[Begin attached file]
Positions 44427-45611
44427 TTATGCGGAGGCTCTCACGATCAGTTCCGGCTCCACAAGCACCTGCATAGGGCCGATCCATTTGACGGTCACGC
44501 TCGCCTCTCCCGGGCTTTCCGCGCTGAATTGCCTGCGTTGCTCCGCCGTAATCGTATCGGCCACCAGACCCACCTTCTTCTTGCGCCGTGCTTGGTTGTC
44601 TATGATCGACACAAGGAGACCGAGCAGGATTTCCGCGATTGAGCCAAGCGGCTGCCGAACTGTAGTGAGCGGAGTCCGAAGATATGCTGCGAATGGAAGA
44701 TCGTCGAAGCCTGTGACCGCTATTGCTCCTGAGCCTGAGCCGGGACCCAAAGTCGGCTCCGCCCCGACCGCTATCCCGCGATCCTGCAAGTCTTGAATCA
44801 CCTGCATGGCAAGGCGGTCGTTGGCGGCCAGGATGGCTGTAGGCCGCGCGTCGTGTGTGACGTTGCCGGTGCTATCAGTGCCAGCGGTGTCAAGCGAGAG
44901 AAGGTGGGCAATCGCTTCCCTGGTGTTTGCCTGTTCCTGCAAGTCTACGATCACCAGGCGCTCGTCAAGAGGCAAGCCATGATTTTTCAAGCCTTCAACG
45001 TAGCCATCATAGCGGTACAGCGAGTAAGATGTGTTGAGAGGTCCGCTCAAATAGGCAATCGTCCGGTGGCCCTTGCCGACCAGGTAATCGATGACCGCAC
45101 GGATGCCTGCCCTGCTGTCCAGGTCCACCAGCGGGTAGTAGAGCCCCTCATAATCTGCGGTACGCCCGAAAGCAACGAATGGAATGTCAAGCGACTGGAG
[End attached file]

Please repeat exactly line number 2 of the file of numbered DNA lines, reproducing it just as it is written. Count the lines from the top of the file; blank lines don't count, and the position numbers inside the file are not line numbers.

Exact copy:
44427 TTATGCGGAGGCTCTCACGATCAGTTCCGGCTCCACAAGCACCTGCATAGGGCCGATCCATTTGACGGTCACGC